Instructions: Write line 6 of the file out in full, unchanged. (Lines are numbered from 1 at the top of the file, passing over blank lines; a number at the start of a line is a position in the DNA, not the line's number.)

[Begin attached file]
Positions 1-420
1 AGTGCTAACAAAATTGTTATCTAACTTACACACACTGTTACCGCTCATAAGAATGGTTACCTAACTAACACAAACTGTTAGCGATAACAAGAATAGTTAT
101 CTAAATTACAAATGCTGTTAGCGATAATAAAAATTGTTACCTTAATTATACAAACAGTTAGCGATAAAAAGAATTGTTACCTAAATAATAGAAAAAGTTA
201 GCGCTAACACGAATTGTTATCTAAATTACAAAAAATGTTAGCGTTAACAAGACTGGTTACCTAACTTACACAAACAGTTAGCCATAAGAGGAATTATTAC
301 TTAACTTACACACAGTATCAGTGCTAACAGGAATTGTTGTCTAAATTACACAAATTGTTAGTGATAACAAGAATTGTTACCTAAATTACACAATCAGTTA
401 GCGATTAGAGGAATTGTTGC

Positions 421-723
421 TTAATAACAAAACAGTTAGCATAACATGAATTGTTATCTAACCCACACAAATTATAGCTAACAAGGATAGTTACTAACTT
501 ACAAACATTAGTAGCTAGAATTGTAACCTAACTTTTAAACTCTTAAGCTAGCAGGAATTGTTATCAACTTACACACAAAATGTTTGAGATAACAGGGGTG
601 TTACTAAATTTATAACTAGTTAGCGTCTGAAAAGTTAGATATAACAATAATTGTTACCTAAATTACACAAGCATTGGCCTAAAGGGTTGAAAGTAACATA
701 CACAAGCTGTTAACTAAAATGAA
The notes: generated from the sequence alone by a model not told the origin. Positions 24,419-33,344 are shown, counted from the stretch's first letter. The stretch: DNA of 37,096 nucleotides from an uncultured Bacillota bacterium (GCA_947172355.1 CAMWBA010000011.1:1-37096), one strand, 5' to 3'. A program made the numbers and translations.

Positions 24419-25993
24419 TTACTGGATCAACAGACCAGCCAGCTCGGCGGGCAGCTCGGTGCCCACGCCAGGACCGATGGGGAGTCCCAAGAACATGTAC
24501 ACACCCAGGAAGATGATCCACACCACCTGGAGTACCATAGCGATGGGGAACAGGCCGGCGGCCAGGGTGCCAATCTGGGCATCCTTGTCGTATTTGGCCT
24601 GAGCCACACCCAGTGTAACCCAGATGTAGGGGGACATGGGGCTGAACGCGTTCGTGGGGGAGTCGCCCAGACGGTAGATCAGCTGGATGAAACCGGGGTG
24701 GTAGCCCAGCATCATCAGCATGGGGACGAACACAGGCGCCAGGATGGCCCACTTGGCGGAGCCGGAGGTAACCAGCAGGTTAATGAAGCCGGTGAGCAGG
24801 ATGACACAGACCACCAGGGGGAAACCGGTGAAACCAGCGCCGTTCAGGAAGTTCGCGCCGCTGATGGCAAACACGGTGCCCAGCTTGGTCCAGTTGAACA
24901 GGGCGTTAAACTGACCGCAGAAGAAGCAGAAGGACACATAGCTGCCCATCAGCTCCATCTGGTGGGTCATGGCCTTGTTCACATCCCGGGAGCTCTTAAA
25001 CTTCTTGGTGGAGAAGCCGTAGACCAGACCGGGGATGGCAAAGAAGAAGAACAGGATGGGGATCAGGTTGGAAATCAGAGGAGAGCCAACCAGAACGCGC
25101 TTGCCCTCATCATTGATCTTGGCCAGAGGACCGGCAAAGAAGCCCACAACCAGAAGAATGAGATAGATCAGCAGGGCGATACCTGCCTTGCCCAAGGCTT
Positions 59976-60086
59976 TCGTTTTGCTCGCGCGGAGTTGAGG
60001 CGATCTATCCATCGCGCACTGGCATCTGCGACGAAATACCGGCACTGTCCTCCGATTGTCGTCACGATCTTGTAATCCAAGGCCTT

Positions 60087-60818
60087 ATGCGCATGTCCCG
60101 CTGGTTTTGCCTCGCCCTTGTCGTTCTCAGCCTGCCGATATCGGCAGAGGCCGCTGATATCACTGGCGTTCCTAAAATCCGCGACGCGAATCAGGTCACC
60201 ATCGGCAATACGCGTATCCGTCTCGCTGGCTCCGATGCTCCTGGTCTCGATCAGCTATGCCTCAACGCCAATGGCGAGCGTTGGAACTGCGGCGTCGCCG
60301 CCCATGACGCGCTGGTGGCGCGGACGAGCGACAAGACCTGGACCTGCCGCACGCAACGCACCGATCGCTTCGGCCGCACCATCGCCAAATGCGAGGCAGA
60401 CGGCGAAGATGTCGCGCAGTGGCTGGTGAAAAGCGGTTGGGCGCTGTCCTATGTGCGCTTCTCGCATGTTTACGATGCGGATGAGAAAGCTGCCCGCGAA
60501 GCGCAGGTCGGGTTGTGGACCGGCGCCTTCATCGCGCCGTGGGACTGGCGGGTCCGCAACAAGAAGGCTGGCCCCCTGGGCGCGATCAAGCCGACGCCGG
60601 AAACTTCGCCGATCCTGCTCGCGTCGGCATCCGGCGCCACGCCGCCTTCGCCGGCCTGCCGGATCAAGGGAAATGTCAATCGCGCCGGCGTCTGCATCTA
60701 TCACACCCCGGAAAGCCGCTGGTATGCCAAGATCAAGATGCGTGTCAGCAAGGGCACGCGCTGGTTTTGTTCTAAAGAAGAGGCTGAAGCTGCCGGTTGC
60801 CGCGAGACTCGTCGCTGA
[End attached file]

401 GCGATTAGAGGAATTGTTGC